Late last year, a new health controversy grabbed the media spotlight: a report questioning the need for a supplement that has been a longstanding nutritional touchstons for women past 40: calcium. Last month, the British Medical Journal suggested that calcium supplements could increase a woman’s risk for heart attack or stroke. We asked Timothy C. Dutta, a member of the WVFC Medical Advisory Board and a cardiologist, to weigh in. Here’s his take on the topic.
Low calcium intake is associated with increased risk of osteoporosis. It has seemed logical that taking calcium supplements would lower the risk of fractures, but supplementing calcium has never been a very good treatment for osteoporosis. Multiple studies designed to show the benefit of calcium supplements for preventing fractures have actually shown mixed results. The benefit at best is small and only for women who are extremely compliant about taking the supplements. In the Women’s Health Initiative Calcium/Vitamin D Supplementation (WHI CaD) trial, for every 1,000 women who took calcium supplements, three fractures were prevented (Bolland MJ, Et al. BMJ 2011;342:d2040). Our widespread recommendations to take calcium have less to do with their efficacy and more to do with the perception that they are relatively harmless.
Starting last year, reanalysis of old trials have begun to question the safety of calcium supplements. When meta-analyses last year showed a possible cardiac risk to calcium supplements, questions that arose included: Does dose matter? Does vitamin D matter? This newest analysis begins to address these questions as well. This latest study, published last month in the British Medical Journal, again ties calcium supplements to increased vascular risk of myocardial infarction (heart attack) and stroke. This paper reanalyzes the WHI CaD trial and better differentiates between women who were and were not taking calcium supplements before the trial. The authors hypothesized that calcium supplements were so routine when this enormous trial was begun that the trial could not cleanly separate women into groups who really were or really were not taking calcium supplements.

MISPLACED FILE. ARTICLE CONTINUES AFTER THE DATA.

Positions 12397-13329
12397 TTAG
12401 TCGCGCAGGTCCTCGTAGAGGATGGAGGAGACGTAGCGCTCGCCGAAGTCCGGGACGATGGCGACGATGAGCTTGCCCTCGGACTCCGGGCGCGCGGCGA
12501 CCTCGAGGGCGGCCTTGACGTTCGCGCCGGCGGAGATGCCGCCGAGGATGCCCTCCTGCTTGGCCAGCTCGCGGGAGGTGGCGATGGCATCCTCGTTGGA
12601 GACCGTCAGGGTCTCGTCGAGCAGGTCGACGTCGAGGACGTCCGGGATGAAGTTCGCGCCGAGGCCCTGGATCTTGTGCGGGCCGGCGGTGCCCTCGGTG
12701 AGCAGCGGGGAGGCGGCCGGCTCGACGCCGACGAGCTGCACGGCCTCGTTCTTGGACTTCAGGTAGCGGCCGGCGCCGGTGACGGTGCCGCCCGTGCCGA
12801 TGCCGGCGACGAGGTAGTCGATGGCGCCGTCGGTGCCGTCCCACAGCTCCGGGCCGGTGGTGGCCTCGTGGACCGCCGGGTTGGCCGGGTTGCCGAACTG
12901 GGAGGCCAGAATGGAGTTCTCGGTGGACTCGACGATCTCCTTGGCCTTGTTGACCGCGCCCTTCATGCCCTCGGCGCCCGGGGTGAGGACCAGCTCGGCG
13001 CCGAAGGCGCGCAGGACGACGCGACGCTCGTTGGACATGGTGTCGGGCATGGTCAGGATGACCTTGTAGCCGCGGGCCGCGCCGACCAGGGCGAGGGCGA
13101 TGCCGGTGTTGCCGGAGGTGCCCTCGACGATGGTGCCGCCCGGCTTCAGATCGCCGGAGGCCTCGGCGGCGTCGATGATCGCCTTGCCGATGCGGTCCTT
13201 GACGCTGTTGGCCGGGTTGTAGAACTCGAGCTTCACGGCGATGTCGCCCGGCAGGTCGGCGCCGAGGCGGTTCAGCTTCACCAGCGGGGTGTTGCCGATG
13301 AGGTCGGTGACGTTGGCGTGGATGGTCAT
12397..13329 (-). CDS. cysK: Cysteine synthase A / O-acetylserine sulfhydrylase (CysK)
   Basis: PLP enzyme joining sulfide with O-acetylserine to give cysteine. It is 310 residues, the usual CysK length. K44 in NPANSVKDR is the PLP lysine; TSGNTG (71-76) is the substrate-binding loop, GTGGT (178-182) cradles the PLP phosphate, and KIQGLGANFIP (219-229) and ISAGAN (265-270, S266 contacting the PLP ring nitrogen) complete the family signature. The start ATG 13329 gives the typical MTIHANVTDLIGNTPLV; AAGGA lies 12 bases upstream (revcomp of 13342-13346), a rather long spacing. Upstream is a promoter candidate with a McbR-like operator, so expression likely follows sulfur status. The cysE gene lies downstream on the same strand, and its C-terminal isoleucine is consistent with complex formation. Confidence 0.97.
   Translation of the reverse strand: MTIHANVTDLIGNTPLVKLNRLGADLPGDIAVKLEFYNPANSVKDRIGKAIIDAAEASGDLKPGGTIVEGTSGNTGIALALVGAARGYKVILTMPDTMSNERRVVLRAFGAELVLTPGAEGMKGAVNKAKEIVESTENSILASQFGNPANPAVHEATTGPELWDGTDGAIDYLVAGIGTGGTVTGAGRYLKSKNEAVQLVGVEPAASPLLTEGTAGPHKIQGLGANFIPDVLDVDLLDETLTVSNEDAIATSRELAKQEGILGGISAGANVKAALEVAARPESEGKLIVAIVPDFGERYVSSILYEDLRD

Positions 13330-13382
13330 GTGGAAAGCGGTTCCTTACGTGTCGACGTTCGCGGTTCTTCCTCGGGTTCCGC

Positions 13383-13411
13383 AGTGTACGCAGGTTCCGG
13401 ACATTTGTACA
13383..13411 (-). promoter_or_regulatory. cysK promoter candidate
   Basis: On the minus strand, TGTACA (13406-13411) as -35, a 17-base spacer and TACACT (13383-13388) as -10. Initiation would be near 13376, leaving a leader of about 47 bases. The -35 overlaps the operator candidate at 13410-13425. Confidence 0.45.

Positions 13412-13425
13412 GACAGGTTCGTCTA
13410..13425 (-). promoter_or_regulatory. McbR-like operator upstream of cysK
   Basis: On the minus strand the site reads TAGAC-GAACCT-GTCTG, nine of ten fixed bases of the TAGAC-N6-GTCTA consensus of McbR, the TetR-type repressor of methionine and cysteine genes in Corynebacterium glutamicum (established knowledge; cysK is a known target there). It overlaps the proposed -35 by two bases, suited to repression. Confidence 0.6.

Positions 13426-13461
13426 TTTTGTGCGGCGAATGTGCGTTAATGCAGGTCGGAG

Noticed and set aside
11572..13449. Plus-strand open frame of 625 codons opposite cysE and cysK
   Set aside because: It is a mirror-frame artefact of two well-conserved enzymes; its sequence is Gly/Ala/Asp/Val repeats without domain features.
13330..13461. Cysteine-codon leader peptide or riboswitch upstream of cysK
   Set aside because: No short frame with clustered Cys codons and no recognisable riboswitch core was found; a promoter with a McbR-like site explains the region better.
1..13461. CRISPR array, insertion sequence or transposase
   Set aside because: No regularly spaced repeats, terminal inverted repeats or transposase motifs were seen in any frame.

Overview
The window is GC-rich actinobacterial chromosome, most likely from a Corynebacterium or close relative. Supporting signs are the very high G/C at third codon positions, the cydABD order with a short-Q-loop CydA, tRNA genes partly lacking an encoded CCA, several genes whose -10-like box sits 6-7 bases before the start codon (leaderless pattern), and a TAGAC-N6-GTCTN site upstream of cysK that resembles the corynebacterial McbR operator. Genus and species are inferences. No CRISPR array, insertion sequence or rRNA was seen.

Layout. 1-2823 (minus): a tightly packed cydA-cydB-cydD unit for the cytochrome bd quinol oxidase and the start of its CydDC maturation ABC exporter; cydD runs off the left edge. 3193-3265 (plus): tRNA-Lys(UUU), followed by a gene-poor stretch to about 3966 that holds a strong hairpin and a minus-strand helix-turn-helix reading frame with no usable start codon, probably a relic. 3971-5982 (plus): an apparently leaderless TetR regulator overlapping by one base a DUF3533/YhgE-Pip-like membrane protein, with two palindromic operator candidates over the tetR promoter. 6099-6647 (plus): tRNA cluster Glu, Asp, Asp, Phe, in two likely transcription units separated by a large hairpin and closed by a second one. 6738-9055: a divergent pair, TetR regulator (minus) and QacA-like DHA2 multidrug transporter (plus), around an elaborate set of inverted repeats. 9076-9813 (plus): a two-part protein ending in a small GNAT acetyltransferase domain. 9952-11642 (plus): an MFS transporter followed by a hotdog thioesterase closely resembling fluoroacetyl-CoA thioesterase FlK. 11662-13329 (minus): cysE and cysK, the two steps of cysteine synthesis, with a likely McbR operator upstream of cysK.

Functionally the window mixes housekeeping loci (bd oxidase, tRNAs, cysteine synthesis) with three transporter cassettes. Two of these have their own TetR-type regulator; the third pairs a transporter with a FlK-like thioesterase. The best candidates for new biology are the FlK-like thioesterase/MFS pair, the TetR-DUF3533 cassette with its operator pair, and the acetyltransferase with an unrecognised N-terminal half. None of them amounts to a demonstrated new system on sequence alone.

The authors were again able to show an increased vascular risk (heart attack and stroke) with calcium supplements. The absolute risk was low, but the relative risk for heart attack or stroke was each increased by about 20 percent. This effect was apparent with even 500 milligrams of calcium a day. Vitamin D taken with the calcium did not seem to alter the risk.
This is another reanalysis of old data that is prone to bias because the trial was not originally designed to look at vascular risk. But I think there are two reasons doctors need to pay attention and reconsider whether to recommend calcium supplements. First, 13 trials individually show this increased risk of heart attack. Second, even though the risk of heart attack appears small, so is the ability of calcium to prevent fractures.
For the type of women enrolled in WHI CaD, the authors state: “Treating 1,000 people with calcium or calcium and vitamin D for five years would cause an additional six myocardial infarctions [heart attacks] or strokes and prevent three fractures.”
I am inclined to believe this data until we have better quality studies to properly answer the question of heart attack and stroke risk from calcium supplements. In the meantime, patients at higher risk of heart attack and stroke should reconsider the risks of calcium supplementation against the benefits.